China and New Zealand deepen trade ties, discuss rights issues during Premier Li visit

New Zealand and China on Thursday signed agreements on trade and climate change, with human rights also on the agenda, during a trip by Premier Li Qiang, the highest level Chinese visit to New Zealand in seven years.

New Zealand Prime Minister Christopher Luxon is seeking to balance rights and security concerns with the lucrative trade opportunities offered by Beijing, the country’s largest export partner.

“The Premier and I discussed our significant economic relationship, which benefits people in both countries with two-way trade in goods worth nearly NZ$38 billion ($23.43 billion),” Luxon said.

Li was greeted on the lawns of Government House in the capital Wellington by both Luxon and the governor-general and participated in a traditional Indigenous Maori welcome before heading inside for meetings.

“We agreed that it is important to expand cooperation on trade and investment,” Li said following the meeting.

“China is ready to be part of New Zealand’s endeavour to double the value of exports in next decade.”

China will extend visa-free travel to New Zealanders, while New Zealand will support Chinese language teaching and cultural exchanges though its Confucius Institutes in the country, Li added.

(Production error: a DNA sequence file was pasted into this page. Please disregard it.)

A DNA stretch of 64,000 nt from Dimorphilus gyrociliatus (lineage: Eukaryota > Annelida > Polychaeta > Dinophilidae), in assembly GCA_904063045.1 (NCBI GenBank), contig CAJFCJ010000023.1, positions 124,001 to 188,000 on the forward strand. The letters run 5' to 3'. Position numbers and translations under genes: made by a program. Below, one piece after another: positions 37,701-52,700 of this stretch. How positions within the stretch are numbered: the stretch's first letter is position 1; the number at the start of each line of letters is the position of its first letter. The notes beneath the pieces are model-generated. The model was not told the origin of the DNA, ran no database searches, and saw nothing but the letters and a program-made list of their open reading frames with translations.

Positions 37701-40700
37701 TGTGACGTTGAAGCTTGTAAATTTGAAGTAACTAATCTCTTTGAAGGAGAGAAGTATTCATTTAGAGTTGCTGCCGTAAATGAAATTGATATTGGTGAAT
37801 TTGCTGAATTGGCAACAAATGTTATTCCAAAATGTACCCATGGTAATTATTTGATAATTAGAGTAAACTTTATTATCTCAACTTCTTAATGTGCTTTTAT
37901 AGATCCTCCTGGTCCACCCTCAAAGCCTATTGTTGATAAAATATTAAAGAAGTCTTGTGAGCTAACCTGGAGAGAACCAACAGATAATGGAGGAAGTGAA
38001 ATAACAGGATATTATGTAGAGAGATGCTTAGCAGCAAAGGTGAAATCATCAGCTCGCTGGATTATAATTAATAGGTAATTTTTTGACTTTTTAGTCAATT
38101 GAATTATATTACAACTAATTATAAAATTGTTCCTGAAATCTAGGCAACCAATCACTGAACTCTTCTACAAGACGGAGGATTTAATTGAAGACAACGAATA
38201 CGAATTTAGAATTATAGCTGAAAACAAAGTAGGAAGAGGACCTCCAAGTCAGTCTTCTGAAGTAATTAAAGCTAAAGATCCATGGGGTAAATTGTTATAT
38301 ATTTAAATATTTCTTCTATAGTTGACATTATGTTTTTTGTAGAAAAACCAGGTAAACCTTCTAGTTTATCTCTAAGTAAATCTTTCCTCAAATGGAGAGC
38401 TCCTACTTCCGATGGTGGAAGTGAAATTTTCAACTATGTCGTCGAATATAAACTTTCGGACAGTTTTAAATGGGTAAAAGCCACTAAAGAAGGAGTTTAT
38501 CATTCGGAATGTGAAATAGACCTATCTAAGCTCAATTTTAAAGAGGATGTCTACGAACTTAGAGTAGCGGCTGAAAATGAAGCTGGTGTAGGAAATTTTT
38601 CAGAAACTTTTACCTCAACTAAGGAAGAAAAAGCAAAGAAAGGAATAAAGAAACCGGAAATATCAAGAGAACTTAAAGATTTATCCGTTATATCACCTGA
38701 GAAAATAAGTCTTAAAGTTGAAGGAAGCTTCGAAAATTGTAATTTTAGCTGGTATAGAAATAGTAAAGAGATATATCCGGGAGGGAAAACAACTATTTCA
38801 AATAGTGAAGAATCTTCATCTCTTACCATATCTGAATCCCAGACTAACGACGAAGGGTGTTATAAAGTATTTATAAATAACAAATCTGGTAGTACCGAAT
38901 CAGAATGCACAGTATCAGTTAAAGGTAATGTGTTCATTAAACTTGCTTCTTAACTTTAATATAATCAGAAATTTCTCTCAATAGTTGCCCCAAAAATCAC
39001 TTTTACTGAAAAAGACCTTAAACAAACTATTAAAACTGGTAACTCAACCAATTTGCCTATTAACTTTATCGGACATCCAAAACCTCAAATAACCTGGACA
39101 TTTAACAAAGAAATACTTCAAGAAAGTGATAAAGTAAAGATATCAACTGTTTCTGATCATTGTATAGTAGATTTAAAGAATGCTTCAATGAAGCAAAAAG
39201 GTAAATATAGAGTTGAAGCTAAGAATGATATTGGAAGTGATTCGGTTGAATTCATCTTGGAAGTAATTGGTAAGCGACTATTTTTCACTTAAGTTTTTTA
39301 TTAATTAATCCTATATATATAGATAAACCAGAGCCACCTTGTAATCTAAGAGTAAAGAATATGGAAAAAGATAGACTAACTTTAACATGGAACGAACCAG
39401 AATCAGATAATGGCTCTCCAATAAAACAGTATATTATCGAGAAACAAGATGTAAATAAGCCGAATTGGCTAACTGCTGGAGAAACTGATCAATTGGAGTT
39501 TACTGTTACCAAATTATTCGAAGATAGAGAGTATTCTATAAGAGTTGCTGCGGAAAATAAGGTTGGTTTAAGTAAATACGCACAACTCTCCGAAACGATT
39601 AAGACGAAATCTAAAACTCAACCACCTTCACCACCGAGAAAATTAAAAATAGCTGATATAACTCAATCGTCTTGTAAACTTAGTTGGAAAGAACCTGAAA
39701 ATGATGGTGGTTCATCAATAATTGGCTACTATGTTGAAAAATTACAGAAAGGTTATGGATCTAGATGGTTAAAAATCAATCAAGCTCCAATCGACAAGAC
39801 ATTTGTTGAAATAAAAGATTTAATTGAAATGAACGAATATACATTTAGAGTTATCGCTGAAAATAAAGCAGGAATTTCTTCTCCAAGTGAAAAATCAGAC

Previously a more moderate voice on China, New Zealand’s relationship with China has changed since the last time a Chinese premier visited in 2017.

New Zealand has toughened its stance this year, calling out Beijing for hacking the country’s parliament and noting the growing threat China poses to security in the Pacific.

“I raised with Premier Li a number of issues that are important to New Zealanders and which speak to our core values, including human rights and foreign interference,” Luxon said in a statement.

“New Zealand will continue to engage predictably and consistently with China, including on issues where we disagree,” Luxon said.

Luxon said other issues discussed included the disputed South China Sea, where China has become increasingly assertive, China’s bid to join the Comprehensive and Progressive Agreement for Trans-Pacific Partnership trade bloc and the AUKUS security alliance.

New Zealand, however, has largely avoided trade disputes with Beijing that have until recently impacted neighbouring Australia, where Li heads next in a trip aimed at boosting China’s standing in the region.

Chinese-New Zealanders gathered at a central city hotel to greet the premier, holding banners supporting China’s relationship with New Zealand and waving Chinese flags and beating drums. Others held banners protesting China’s treatment of its citizens.

“I’m just very excited to be here,” said Ling Wang, who had travelled two hours from city Palmerston North to greet the premier, having made the same trip in 2017 when Premier Li Keqiang visited.

($1 = 1.6218 New Zealand dollars)